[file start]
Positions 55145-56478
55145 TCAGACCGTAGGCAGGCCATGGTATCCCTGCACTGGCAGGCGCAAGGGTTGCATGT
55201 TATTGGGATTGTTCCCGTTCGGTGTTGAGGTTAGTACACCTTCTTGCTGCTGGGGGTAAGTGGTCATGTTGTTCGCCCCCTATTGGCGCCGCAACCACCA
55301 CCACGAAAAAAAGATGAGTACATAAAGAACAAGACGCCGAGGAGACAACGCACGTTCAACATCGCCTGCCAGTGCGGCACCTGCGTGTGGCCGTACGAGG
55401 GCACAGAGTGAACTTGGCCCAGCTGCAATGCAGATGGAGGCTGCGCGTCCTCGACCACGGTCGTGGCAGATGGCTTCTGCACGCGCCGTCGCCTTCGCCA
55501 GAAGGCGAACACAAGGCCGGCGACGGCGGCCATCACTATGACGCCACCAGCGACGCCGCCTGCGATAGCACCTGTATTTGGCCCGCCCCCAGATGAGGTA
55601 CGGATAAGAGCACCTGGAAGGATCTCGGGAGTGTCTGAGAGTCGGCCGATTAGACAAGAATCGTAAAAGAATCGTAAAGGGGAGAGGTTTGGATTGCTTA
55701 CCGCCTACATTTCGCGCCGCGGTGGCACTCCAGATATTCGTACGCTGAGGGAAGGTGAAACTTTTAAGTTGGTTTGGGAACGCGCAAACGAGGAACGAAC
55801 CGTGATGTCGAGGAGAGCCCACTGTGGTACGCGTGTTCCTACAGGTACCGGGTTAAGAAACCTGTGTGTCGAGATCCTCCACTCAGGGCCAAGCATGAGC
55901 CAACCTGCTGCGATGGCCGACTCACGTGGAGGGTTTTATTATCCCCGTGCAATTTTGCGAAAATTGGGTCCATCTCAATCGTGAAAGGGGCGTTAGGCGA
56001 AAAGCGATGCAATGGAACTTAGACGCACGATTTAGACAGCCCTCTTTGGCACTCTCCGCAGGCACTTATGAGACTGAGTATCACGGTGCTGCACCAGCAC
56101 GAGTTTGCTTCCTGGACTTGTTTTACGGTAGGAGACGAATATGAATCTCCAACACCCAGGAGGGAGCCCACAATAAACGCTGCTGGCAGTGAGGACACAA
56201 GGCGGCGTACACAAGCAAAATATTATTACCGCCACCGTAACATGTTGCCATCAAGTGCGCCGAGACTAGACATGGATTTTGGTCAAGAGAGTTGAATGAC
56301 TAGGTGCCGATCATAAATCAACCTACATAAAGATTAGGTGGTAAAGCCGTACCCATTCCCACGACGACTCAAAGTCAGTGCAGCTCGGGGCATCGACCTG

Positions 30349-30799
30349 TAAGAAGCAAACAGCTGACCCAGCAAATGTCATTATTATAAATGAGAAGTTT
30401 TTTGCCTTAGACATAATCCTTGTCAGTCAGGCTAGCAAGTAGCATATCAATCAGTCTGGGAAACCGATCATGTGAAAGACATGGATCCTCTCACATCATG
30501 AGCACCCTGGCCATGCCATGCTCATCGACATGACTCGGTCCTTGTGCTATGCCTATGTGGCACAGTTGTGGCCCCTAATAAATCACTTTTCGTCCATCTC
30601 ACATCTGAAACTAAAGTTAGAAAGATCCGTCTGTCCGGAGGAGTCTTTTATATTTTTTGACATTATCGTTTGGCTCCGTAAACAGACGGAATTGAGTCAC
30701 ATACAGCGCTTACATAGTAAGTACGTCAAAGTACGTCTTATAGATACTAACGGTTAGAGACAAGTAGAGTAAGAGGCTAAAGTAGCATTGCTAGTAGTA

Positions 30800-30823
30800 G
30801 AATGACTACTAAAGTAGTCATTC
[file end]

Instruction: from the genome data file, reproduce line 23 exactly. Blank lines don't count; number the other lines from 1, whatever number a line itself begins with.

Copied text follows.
30801 AATGACTACTAAAGTAGTCATTC